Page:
Dishing up a Tasty Future from Waukee High School
Amidst clean countertops and polished cutlery, the tastes of future careers are being created in the Waukee High School kitchen. Like a recipe, the teenage students enter the class as singular ingredients. They emerge from the class steaming with knowledge and able to interact in the bigger world, making up the diverse dish that is the culinary arts.
The class is called ProStart, and much like a trade school, it’s an intense exposure to a career field. Being a ProStart student is like pulling back the veil on the extensive world of flaming pans, white aprons spackled with sauces and all of the numbers that go into making a restaurant, venue or catering company run as smooth as butter.
Those Who Can, Teach
Laura Calvert is the friendly face behind ProStart. A Waukee High School alumna, she returned to her old stomping grounds four years ago to combine her passions for teaching and cooking. “I’ve always naturally gravitated toward the culinary arts,” Calvert said. “I’ve really gotten passionate about helping students realize that no matter what they want to do, they can be successful. It’s exciting see the light bulb go on.”
She teaches ProStart and also Culinary I and II, the prerequisite courses for the program. From there she can tell which students would benefit and enjoy ProStart. Calvert is not just good, but great at teaching the tricks of proper dicing, dough rolling and dressing mixing. In 2013, she was named Iowa’s 2013 ProStart Educator of Excellence by the Iowa Restaurant Association Education Foundation.
What is ProStart?
ProStart unifies the food service industry with the classroom. Consider ProStart the fresh-faced look of family and consumer science (FCS) class, zoomed in and taken up a notch. It features a college-level textbook, hours in the field and competition. Run by the Iowa Restaurant Association, it is sustained by the National Restaurant Association Educational Foundation.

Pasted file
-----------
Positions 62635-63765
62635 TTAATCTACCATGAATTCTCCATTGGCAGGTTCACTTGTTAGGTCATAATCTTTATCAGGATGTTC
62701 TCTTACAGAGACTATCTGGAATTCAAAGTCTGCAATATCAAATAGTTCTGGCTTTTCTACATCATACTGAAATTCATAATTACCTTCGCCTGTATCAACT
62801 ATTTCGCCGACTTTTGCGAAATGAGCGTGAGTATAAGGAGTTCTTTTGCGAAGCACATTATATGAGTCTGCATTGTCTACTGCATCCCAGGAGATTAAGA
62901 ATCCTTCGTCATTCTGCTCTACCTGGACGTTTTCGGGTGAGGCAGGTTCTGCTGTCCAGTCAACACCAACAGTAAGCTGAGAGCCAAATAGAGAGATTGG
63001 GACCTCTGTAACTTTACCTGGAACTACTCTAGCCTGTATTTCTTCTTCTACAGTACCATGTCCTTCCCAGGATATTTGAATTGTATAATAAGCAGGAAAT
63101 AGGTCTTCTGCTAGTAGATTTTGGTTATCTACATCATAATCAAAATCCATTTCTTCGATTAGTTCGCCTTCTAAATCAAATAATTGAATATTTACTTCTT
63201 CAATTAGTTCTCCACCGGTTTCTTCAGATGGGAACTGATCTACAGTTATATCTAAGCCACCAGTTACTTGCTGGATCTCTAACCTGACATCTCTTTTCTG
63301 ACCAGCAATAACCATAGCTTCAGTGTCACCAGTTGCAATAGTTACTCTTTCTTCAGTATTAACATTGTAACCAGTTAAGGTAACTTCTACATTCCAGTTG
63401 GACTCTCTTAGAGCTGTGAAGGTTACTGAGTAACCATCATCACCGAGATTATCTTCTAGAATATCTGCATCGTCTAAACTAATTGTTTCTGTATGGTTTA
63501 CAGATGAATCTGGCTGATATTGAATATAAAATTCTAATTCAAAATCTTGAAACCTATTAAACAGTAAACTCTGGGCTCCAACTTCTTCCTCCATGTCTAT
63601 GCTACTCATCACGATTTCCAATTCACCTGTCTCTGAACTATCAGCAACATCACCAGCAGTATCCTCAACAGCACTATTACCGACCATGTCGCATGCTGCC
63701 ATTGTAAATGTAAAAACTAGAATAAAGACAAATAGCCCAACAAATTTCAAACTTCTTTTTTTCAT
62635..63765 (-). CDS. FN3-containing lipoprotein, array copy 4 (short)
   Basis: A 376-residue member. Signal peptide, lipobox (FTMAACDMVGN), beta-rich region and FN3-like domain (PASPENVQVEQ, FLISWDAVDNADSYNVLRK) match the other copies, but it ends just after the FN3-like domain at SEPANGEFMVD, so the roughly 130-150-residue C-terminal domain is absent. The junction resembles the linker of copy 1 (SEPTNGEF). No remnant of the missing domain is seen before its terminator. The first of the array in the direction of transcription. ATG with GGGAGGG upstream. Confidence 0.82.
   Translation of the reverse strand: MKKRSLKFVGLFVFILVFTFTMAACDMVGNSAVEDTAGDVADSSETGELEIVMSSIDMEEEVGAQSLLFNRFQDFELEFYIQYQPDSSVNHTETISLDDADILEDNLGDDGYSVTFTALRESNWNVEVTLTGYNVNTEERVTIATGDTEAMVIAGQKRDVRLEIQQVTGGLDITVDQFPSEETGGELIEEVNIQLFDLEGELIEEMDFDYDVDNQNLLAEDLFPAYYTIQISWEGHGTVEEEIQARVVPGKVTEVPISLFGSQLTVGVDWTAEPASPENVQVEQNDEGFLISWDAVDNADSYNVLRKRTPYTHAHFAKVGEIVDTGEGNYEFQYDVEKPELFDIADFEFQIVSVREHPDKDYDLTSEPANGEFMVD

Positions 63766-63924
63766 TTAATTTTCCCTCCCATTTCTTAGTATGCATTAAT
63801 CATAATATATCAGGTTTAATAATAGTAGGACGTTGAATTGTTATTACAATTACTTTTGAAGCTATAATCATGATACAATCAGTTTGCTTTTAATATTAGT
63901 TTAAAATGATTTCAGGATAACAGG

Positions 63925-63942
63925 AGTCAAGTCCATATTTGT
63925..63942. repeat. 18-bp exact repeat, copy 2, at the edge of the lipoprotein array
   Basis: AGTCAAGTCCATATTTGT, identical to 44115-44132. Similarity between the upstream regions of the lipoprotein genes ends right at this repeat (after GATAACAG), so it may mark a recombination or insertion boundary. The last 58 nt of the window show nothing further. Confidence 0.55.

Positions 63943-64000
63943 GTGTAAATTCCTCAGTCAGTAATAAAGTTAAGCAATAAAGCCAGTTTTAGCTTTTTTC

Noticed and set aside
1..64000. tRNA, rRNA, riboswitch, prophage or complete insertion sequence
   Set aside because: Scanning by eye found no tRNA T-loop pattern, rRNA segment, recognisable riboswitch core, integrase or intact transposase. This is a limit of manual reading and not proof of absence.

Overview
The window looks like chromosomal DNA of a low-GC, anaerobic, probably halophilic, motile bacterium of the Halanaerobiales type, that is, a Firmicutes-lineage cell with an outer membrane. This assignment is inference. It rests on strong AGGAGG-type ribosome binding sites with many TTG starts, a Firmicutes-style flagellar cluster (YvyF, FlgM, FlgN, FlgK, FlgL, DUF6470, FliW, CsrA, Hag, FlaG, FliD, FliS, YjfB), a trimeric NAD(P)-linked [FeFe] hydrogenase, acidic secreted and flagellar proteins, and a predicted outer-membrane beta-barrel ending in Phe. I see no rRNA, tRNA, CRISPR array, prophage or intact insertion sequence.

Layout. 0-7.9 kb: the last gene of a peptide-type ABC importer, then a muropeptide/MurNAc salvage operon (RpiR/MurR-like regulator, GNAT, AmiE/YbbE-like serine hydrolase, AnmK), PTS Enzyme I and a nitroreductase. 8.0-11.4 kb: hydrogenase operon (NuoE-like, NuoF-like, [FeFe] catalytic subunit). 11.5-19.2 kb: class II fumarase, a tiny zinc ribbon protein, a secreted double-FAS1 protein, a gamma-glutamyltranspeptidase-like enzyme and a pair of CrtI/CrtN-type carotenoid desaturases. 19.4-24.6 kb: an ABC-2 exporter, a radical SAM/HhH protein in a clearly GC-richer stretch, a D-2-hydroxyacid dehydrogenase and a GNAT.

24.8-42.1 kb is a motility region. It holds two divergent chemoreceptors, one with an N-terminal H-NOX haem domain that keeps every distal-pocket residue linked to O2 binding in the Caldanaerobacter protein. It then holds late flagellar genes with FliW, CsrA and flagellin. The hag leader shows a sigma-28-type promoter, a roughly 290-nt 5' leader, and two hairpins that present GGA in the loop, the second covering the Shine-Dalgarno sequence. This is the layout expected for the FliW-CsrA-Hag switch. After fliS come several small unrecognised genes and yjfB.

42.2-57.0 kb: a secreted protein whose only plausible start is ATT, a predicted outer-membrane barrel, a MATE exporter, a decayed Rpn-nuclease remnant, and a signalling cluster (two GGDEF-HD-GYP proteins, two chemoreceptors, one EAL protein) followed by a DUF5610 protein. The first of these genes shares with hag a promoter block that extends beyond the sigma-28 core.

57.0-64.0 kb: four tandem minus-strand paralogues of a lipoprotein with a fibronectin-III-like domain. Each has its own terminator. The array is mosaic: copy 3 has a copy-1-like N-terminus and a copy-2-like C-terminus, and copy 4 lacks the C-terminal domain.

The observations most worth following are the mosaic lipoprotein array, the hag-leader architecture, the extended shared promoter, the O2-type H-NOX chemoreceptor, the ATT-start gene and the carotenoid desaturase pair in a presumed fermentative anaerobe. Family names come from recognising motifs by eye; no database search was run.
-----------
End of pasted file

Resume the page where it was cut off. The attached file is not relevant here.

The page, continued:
Waukee was in front of the trend as the third school to implement ProStart program back in 2007. It’s now in 23 Iowa schools.
When ProStart students graduate, they receive another mark of education to frame on the mantel: the ProStart National Certificate of Achievement. To earn this coveted signifier of competency, students must pass the National Restaurant Association’s Year One and Year Two exams and complete 400 hours of work experience.
In the spring, nerves run high as practice begins for the Iowa ProStart Student Invitational. Students take to the culinary competition in teams of four. Armed with just two butane burners, they are tasked with creating a three-course meal in one hour. The meal must include an appetizer, a main dish (including a protein, grain and vegetable) and a dessert. Calvert said that the students practice this task many times before going into competition.
If that’s not intimidating enough, there’s also a knife skill technique contest. The judges’ panel is comprised of local chefs who donate their time, tips and expertise. Just like in the real world, there is a flipside to the creative wonderment of cooking. Cue the management portion of the competition. Teams present a business plan to a panel of “investors” (local food service business owners and managers) to prove that they are the best investment. The high school proposals feature floor plans, interior design plans, marketing plans, concepts and budgets.
First place winners advance to the National ProStart Invitational to compete against other high schoolers nationwide; Havel’s 2014 spring semester students swept the state competition and represented Iowa at the national event in Minneapolis.
Unlike fruits and vegetables, you cannot grow money in an organic garden, so the class caters local events to raise the funds necessary to attend competitions. “We’ve done the Waukee Rotary silent auction event, the Waukee High School music department’s Festival of Peace, parent-teacher conferences, Waukee Chamber luncheons…we really have done a lot of things,” said Calvert.